Tuesday, August 29, 2017


Carol and I enjoyed a leisurely jaunt to East Pond and Little East Pond on her last day of summer vacation. On this beautiful afternoon we saw no other hikers on the 5-mile loop.

Late summer wildflowers on the East Pond Trail.

The south shore of East Pond is a wonderful spot to relax.

East Scar Ridge, a rather miserable bushwhack peak on the NH 100 Highest list.

The remains of a dam used during the Tripoli Mill operation. From 1912-1919 Charles Henry, son of lumber baron J.E. Henry, oversaw the dredging of diatomaceous earth from the bottom of the pond. This material, consisting of fossilized diatoms (microscopic algae), is used as a polishing agent among other things. The material was transported down to the processing mill (near the East Pond/Little East Pond Trail junction) via a pipeline. Due to difficulties in separating the diatomaceous earth from other sediments, the operation shut down after just a few years. However, Henry's daughter Katherine held onto ownership of an 11-acre parcel around the pond until 1994, when it was finally acquired by the WMNF.

Summer skies.

Ridge reflections.

Hello there!

This is one of our favorite trails, meandering through a variety of wild forests along the southern flank of Scar Ridge.

Along the East Pond Loop.

Ferns and birches - a touch of The Kilkenny. There's not much of this kind of good bushwhacking woods on Scar Ridge.

Little East Pond has a fine view up to Scar Ridge (left) and Middle Scar Ridge (right center). This spot has a real backcountry feel. Here we heard and then saw a Belted Kingfisher, which was surprising given the very shallow depth of this pond.

A wonderful old gnarled red maple on the shore of Little East Pond.

Ledges on Middle Scar Ridge. Up there you get a great bird's eye view of the pond.

A massive blowdown on the Little East Pond Trail.

Clear Brook at the trail crossing.

Easy walking on the bed of the Woodstock & Thornton Gore Railroad (1909-1914).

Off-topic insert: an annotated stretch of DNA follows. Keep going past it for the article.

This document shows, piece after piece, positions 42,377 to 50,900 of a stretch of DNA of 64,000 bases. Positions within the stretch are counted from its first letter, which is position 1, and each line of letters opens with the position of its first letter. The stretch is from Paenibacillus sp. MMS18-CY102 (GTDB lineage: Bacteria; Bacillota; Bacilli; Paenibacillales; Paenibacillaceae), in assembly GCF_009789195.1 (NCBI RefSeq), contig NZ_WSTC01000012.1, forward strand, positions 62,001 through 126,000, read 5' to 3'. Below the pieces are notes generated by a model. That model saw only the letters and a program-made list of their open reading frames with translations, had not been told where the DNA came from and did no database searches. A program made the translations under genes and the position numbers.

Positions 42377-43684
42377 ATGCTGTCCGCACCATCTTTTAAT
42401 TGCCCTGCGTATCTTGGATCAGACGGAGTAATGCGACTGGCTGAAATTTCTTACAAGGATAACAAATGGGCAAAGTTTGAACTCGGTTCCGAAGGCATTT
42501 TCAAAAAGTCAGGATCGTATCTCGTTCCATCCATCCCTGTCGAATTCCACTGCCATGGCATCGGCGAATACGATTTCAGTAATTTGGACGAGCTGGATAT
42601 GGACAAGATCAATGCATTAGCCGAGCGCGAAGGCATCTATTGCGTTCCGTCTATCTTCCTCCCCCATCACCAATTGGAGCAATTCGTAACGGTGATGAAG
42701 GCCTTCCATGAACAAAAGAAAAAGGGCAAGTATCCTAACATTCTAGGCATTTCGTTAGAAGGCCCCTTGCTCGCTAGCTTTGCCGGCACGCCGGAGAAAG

Sunday, August 27, 2017


On a cool, almost fall-like day I joined my brother Drew and my nephew Mike and his girl friend Joy (who live in NYC) for a hike to these old favorites. It was Mike's first visit to Greeley, and Joy's first hike ever in the Whites. They liked it!

Mike and Joy are both excellent photographers and stopped to take some shots of the Hancock Branch North Fork.


On the Greeley Ponds Trail, approaching Mad River Notch.

An oddball birch atop a boulder that we had to calculate the weight of for an "Earthcache" (a virtual geocache).

A peaceful scene at Upper Greeley Pond.

The west knob of Mt. Kancamagus and the K2 Cliff.

Across Upper Pond to the cliff-faced NE arm of East Osceola.

A nice shoreside grassy area for relaxing.

Taking it all in.

Looking south to the sprawling mass of East Osceola.

Happy hiking trio.

The north end of Lower Greeley Pond.

Beavers have raised the water level and submerged a shoreside gravel bar that was a nice hangout spot.

View from the south end of the Lower Pond.

Saturday, August 19, 2017


Carol and I enjoyed a sunny, breezy geocaching hike on the iconic peak of west-central New Hampshire. With a crack o' noon start, we ascended via the West Ridge Trail, the easiest and busiest route up Cardigan. Our ascent was leisurely, with nine geocaching stops along the way.

Cliff's Bridge, which spans a tiny stream.

Breaking into the open on the upper part of the trail.

Ascending the mountain's vast granitic ledges, bared by an 1855 forest fire.

Looking out to Smarts Mountain and Mount Cube.

Into the great wide open.

Approaching the summit fire tower.

Prominent veins cutting through the bedrock, vast horizons beyond.

Cardigan has that top-of-the-world feeling.

Hikers taking in the view towards Firescrew, Cardigan's northern spur, and distant Mount Moosilauke.

Northern vista.

A busy summit, even on a Thursday.

Important junction of West Ridge Trail and Clark Trail near the summit. Their two trailheads are 35 miles apart by car.

 Hikers on a Cardigan crag.

Hikers descending steep but grippy ledges on the Clark Trail.

Long views to the south.

Carol makes her way down the ledges.

We headed along the ridge on the scenic South Ridge Trail, enjoying this view back to Cardigan's summit from the South Peak.

This ledge just off the trail had a fine vista across a valley to Orange (Gilman) Mountain.

Along the South Ridge Trail.

Hanging out on the ledges of Rimrock, with wide western views.

The trail junction at Rimrock. Skyland -- what a wonderful name for a ridgecrest trail.

Nice woods on the Skyland Trail, descending back to the West Ridge Trail. From there, we descended a mile to complete our mellow 3 1/2 mile loop (1300-ft. elevation gain), with a total of 12 geocaches found.